Network Cabling | CompTIA Network+ N10-007 | 2.1a

In this video you will learn about various networking cables, plenum vs. PVC, & networking cable connector types.

Media Types


  • Shielded Twisted Pair (STP) & Unshielded Twisted Pair (STP)
    • Twisted pair (TP) cabling is a type of wiring in which two conductors of a single circuit are twisted together for the purposes of improving electromagnetic compatibility. TP cabling is the most common of the major cabling types. TP cabling typically consists of four twisted pairs of wires surrounded by a flexible jacket (unshielded TP, or UTP) or various types of metal foil or braid (shielded TP, or STP). STP & UTP uses the same RJ-45 connector but STP includes a metal shield for electrical insulation between the wire pairs & the outer jacket. STP is also stiffer & more durable, yet more expensive & harder to loop through tight spaces than UTP. It is used where electromagnetic interference (EMI) prevents the use of UTP cable. Both cables can be purchased in prebuilt assemblies or can be built using bulk cable & connectors.
  • Coaxial
    • RG-6 & RG-59 Coaxial
      • Coaxial cabling is the oldest type of network cabling; its data wires are surrounded by a wire mesh for insulation. Prior to the advent of fiber optics, the fastest internet service available to home and business customers was cable internet. Cable internet is a form of broadband internet access which uses the same RG-6 coaxial cable as a cable television, but adds a device called a cable modem to convert the signal for use by computers and home/business networks. RG-6 has a 75-ohm resistance, uses and 18-gauge center conductor, is available in quad-shielded versions, & can carry signals up to 1.5GHz, making it much better for HDTV signals.
      • RG-59 is used in older cable TV or satellite TV installations as well as in CCTV security installations; 75-ohm resistance. RG-59 uses a 22-gauge center conductor and a single outer shield. It is designed for signals up to to 50MHz.
  • Fiber
    • Fiber optics is a technology that uses glass (or plastic) threads (fibers) to transmit data. A fiber optic cable consists of a bundle of glass threads, each of which is capable of transmitting messages modulated onto light waves. Fiber optics is the fastest type of internet service which is primarily used as a backbone between networks. Fiber optic cable comes in two major types:
      • Single-Mode: Has a thin core (between 8 & 10 microns) designed to carry a single light ray long distances (up to 60km or further). Single-mode cable uses a laser diode as a light source. Typical uses include cable TV and telephone companies.
      • Multi-Mode: Has a thicker core (62.5 microns) than single-mode cable: carries multiple light rays for short distances (up to 10km). Multi-mode cable uses and LED light source. Typical uses include local and metropolitan area networks (LANs & MANs).

Plenum vs. PVC

There are two categories of TP cable in terms of fire rating:

  • Standard:  Suitable for patch cables between a NIC and a network jack or in a patch panel.  Typically has a PVC jacket, which can create a lot of smoke when burned.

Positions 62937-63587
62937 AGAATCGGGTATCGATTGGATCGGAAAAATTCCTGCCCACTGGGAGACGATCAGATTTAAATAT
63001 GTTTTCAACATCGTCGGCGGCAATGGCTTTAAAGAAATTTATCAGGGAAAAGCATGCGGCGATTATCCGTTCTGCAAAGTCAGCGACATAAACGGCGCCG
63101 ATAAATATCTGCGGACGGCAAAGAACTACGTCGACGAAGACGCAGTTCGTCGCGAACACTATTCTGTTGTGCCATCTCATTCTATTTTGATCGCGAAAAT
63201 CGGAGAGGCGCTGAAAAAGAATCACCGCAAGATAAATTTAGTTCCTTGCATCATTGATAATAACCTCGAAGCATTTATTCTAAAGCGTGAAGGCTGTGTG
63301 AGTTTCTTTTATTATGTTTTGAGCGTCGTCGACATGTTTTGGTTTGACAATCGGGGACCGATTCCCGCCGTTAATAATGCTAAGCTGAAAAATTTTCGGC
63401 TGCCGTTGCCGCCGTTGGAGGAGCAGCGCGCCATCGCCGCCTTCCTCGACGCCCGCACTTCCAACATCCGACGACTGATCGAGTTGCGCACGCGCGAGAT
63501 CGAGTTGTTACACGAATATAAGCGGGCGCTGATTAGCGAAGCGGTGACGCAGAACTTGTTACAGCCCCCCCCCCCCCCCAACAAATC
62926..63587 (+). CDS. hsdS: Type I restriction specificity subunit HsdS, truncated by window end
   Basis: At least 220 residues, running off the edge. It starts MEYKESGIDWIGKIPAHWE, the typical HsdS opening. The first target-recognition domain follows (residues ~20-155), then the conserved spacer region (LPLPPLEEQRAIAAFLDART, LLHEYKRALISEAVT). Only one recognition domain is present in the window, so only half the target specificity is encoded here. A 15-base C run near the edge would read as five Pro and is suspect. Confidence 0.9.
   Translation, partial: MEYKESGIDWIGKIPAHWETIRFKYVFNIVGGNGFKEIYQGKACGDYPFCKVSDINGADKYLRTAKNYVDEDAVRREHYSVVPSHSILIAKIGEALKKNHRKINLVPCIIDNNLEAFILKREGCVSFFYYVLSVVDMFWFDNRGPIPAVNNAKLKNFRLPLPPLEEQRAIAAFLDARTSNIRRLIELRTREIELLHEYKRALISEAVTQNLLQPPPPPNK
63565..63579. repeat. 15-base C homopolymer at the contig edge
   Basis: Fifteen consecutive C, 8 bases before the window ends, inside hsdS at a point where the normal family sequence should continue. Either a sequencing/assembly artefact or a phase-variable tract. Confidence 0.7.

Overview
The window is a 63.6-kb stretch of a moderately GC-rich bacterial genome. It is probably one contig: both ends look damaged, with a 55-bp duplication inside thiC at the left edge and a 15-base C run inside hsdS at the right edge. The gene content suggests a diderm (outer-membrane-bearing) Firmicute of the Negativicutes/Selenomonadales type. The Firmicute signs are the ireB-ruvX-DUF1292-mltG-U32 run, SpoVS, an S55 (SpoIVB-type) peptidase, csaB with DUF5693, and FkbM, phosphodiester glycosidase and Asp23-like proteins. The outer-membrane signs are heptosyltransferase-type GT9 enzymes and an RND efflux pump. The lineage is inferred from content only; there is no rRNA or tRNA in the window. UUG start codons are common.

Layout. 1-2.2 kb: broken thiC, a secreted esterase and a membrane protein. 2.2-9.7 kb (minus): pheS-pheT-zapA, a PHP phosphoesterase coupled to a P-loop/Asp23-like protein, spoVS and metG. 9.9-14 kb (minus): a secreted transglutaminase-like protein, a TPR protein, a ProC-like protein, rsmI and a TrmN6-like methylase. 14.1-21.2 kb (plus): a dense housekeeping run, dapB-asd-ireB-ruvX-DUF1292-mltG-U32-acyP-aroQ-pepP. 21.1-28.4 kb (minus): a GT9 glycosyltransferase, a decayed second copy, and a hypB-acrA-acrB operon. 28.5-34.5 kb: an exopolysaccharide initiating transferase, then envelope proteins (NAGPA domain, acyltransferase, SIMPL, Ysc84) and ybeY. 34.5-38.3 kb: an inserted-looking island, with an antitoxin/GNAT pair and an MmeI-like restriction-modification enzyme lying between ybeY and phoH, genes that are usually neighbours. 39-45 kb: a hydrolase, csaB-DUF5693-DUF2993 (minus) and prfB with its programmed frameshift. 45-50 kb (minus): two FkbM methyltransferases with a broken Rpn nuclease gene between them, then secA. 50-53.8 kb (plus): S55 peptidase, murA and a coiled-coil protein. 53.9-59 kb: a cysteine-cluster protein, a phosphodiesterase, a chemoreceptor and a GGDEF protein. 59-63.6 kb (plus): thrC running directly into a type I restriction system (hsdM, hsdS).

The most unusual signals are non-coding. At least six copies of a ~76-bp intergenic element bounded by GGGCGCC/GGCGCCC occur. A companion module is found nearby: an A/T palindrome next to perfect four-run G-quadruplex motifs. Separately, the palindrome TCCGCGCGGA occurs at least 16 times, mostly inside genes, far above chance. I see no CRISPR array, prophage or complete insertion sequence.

• Plenum:  Designed for use in plenum space which is a part of a building that can facilitate air circulation for heating & cooling (ventilator shafts, under floors, or between suspended ceilings and the permanent ceilings).  Plenum cables produce less smoke & lower levels of toxic chemicals when burned, and is commonly self-extinguishing.  Plenum cable jackets might be made from Teflon or from a modified version of PVC that produces less smoke when burned than standard PVC.

Connector Types


  • RJ-45
    • The RJ-45 connector is an 8-pin connection used for Ethernet network adapters. The connector resembles the RJ-11 connector used with telephones in the United States. This connector most commonly connects to the end of a CAT 5 cable, which connects between a computer network card and a network device, such as a network router.
  • RJ-11
    • The RJ-11 is a telephone interface that uses a cable of twisted wire pairs and a modular jack with 2, 4, or 6 contacts. RJ-11 is the most common connector for plugging a telephone into the wall and the handset into the telephone.
  • BNC
    • The BNC (Bayonet Neill-Concelman) connector is a miniature quick connect/disconnect radio frequency connector used for coaxial cable. After the BNC connector is inserted, it is turned, causing pins in the socket to be pinched into a locking groove on the plug.
  • DB-9
    • The DB-9 connector is a 9-pin serial connector once common on PCs that was used for connecting peripherals like mice and keyboards. The DB-9 connector can also be used for serial communications to networking equipment and be used with DB-9 to USB adapters to connect to modern PCs without DB-9 ports.
  • DB-25
    • The DB-25 connector is an analog socket, with 25 pins, from the D-subminiatures (D-sub) connector family. The DB-25 connector is mainly used in serial & parallel ports, allowing asynchronous data transmission.
  • F Connector
    • The F connector is a coaxial radio frequency connector used for “over the air” terrestrial television, cable television and universally for satellite television and cable modems. F connectors can be crimped or attached via compression to the coaxial cable. High quality cables uses a threaded connector.
  • Fiber
    • Fiber optic devices and cables use one of several connector types:
      • LC: uses square connectors
      • ST: uses round connectors
      • SC: uses square connectors
      • MTRJ: very popular for use in small form factor devices due to its small size
MTJR connector